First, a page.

Dora Maar, a name I only heard last year, but who it turns out has a face that I have seen in a number of different forms, has a show of her work at the Tate Modern. She was annoyingly talented both as a photographer (for which she is arguably more famous) and as an artist. In addition to this, you will have seen her head mangled in various ways countless times as she was a repeated muse (and lover) of Picasso. Several of those paintings are in the show, as are her paintings of him.
She did both fashion, portrait and art photography. The last of these was the most engaging and she produced a number of striking images, like the hand reaching out of the shell (above left) with the two-toned ominous sky. There were some others that really appealed to me: a knight on a chessboard with an equestrian statue in the background and one of her face doubly reflected as though viewed through broken glass. She photographed herself a number of times and there was a fine wall showing these in various different sizes. She had a strong face.
The photographs are good, and if you are a fan of photography then I highly recommend them. However, for me her drawings and paintings are much more interesting. She turned the table on her erstwhile paramour rendering him in much the way he rendered her, dissected and disjointed (above left). He looks like a camp clown. I like the box on the left cheek like some invading coffee cup.
One painting really struck me (above right). It is, I assume, a portrait of a woman. I like the straight lines of alternating blue and gold that descend into the shadow of the strange face/platform. I also like the way the cone contrasts with the wavy hair. I found this fairly captivating and spent some time in front of it.
The exhibition then shows Maar's journey from the cubist and abstract (above right) to a more realist and social, observing style (above left), shown excellently by this striking double portrait of two women. I like the two-tone red. It can be very effective having an almost constant backdrop colour. Of course, it is in fact not all one colour. The red bisects along the middle changing tones from dark to light. It is a scheme I have seen a number of people deploy and I may give it a try. This painting is also deceptively simple, but it is a piece of gentle contrasts.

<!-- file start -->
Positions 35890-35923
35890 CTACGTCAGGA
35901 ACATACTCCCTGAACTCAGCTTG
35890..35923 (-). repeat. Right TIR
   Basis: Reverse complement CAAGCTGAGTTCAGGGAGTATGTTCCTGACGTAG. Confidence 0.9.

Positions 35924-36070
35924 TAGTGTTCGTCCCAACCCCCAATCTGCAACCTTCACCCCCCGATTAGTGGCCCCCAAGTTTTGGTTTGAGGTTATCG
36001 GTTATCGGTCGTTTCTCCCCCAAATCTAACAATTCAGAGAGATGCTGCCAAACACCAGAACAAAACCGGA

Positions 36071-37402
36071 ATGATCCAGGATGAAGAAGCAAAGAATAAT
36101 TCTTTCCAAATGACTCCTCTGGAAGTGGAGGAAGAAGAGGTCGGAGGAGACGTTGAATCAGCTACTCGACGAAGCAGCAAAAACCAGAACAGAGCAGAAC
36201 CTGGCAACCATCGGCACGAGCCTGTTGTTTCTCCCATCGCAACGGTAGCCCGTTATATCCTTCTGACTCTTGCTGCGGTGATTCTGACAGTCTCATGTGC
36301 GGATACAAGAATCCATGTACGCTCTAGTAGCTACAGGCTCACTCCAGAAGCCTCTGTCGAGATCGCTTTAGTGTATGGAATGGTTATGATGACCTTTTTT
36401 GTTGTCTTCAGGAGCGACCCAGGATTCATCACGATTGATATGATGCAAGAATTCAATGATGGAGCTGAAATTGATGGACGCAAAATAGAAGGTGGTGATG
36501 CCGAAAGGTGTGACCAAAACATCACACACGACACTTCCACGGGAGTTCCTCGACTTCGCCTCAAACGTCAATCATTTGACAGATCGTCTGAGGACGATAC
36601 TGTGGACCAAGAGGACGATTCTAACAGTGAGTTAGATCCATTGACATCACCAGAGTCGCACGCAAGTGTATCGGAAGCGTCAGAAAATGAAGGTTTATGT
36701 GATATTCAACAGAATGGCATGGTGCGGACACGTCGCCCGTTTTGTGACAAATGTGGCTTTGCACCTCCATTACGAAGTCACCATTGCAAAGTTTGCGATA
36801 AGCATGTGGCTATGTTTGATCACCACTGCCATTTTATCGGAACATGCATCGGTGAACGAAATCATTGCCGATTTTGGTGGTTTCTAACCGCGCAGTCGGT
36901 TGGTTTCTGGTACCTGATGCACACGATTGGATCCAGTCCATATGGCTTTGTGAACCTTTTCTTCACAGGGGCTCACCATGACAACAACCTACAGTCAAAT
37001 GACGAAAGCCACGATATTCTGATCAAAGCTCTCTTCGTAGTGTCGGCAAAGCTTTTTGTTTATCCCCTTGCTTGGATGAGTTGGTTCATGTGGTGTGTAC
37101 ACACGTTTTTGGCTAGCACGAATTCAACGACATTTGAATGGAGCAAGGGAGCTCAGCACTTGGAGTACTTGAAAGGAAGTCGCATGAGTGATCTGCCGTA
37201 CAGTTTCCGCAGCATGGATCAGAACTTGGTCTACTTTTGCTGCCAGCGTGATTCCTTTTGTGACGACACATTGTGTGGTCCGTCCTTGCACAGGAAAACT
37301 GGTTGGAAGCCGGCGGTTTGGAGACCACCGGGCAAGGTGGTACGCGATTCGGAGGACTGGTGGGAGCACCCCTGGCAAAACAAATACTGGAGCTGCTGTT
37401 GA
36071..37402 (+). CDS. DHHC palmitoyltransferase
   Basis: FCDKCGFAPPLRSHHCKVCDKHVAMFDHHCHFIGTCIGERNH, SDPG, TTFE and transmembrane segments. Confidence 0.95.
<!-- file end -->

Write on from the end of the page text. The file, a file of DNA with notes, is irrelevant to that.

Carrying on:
There are a number of paintings like this, some more figurative, some more abstract. Some of them work very well, some of them are not very interesting, but some of them have a very dynamic quality that makes them interesting.
In the final room there was a large rectangular screen on which was projected, changing every few seconds, large and mainly monochromatic abstract pieces. They are quite effective displayed in this way, but facing them was this display above. Again, it is a combination of simple-seeming ink paintings and very yonic photographs. Messages are hidden within the blurs. I have been wittteringly pretensious , but this particular display very much appealed to me. I have always been drawn to Korean/Japanese and Chinese ink paintings, and some of these had the same aesthetic. It was also a very good move mounting them on a black wall.
This post has probably obscured more than it has revealed, but Maar's body of work is a very interesting one and is worth seeing.
William John Mackenzie
I am an artist with a specialism in landscapes and still life. My contact details are here.